Introduction to Bioconductor for High-Throughput Sequence Analysis

Seattle, USA

2014-02-27 ~ 2014-02-28

Instructors

Description

Introduction to Bioconductor for Sequence Analysis introduces users with some R experience to Bioconductor, especially working with high-throughput sequence data. Day 1 develops core R and Bioconductor concepts for working with large and complicated data. Participants will become familiar with data classes, packages, and scripting and programming concepts that are important for common and integrated work flows in Bioconductor. Day 2 will put these skills to use for the analysis of RNAseq differential expression data, including initial quality assessment, pre-processing, differential representation, annotation, and visualization. The course involves a combination of presentations and hands-on exercises; participants should come prepared with a modern laptop with wireless internet access.

Materials

Download and install the package (containing all material) for use with R-3.1.0 / Bioconductor 2.14.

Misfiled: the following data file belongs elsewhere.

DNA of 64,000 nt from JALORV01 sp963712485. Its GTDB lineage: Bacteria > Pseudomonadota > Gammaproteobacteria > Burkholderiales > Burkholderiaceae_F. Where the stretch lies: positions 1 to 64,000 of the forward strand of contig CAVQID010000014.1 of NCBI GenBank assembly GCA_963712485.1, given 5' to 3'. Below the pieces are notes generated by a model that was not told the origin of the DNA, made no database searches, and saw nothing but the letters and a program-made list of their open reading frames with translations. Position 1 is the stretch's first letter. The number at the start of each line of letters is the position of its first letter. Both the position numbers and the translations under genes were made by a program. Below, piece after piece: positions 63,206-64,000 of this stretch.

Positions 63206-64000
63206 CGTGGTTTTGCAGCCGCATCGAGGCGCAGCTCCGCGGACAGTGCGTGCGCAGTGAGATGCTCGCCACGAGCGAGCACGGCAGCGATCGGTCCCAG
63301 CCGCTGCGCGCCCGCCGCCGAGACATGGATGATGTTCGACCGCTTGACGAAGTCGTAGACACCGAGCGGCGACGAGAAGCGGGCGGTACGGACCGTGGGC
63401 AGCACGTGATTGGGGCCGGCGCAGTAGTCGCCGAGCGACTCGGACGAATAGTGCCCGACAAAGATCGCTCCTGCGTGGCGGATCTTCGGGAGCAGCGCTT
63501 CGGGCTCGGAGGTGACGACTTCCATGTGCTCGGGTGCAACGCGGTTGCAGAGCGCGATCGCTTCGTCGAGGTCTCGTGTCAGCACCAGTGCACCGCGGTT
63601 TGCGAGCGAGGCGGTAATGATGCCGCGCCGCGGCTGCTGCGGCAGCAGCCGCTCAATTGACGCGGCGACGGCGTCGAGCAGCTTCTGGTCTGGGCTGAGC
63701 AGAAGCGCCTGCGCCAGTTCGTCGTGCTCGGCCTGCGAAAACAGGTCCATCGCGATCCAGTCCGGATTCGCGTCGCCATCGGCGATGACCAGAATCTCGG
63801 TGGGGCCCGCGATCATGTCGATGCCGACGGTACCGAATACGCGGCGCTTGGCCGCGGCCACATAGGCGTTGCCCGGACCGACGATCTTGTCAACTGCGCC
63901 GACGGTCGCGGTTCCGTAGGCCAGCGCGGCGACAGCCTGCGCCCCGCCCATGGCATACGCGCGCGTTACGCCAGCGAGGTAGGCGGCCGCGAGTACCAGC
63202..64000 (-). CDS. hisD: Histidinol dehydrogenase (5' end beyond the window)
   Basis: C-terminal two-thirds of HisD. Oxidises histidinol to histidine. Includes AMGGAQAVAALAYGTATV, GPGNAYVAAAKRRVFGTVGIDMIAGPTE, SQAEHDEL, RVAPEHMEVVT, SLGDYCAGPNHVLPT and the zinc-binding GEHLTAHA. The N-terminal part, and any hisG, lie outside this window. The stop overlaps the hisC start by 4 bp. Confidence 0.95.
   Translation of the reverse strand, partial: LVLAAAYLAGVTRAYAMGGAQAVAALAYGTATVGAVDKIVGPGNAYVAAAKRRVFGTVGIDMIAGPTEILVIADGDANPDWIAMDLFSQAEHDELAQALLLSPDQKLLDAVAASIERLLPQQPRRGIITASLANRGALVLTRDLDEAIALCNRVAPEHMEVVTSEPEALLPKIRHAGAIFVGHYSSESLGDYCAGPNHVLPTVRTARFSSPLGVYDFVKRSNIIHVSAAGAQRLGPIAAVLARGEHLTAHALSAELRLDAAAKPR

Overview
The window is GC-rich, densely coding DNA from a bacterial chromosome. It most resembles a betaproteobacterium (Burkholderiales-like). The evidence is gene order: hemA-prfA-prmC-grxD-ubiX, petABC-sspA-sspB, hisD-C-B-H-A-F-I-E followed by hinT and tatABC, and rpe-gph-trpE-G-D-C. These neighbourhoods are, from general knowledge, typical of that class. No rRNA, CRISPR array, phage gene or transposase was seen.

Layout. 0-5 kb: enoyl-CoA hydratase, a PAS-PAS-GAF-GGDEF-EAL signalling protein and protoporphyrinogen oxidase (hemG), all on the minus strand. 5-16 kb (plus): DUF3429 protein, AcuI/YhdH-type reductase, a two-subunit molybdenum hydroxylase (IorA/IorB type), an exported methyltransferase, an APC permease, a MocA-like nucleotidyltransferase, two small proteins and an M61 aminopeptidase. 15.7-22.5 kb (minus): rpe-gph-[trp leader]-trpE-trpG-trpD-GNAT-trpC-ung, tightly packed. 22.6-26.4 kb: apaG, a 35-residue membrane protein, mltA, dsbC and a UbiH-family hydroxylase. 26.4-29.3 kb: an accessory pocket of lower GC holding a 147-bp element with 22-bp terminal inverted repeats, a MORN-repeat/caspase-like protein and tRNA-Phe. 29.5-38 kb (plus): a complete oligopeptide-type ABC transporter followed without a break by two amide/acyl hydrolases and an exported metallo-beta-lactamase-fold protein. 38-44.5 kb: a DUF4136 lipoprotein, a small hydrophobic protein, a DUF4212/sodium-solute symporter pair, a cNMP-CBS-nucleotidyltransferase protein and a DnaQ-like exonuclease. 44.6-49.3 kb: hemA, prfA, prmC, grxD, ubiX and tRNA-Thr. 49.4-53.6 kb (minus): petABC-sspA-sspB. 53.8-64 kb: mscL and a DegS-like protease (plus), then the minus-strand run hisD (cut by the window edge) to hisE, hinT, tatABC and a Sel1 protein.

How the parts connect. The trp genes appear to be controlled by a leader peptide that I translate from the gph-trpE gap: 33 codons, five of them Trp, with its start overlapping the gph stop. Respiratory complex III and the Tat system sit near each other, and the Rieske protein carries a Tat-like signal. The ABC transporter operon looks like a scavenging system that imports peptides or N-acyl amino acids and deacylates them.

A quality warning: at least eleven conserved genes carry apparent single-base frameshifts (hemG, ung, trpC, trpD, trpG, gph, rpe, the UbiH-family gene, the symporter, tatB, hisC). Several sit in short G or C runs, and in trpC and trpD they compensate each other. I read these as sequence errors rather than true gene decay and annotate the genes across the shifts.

Install the course package with

source("http://bioconductor.org/biocLite.R")
dependencies <- c("Biostrings", "ShortRead", "ggplot2")
biocLite(dependencies)
install.packages("BiocIntro_0.0.3.tar.gz", repos=NULL)

Optionally, install suggested packages (used in exercises, etc) with

source("http://bioconductor.org/biocLite.R")
suggested <- c("BiocStyle", "knitr", "AnnotationHub",
    "BSgenome.Hsapiens.UCSC.hg19", "BiocParallel", "Biostrings",
    "GenomicAlignments", "GenomicFeatures", "GenomicRanges",
    "Gviz", "IRanges", "PSICQUIC", "RNAseqData.HNRNPC.bam.chr14",
    "TxDb.Hsapiens.UCSC.hg19.knownGene", "VariantAnnotation",
    "biomaRt", "knitr", "org.Hs.eg.db", "parallel", "rtracklayer")
biocLite(suggested)

Explore the material through the following documents:

Introduction

Working with R

Sequencing work flows

Bioconductor for Sequence Analysis

RNA-Seq

Annotation and visualization

Bioconductor Release »

Packages in the stable, semi-annual release:


Bioconductor is also available as an Amazon Machine Image.
Fred Hutchinson Cancer Research Center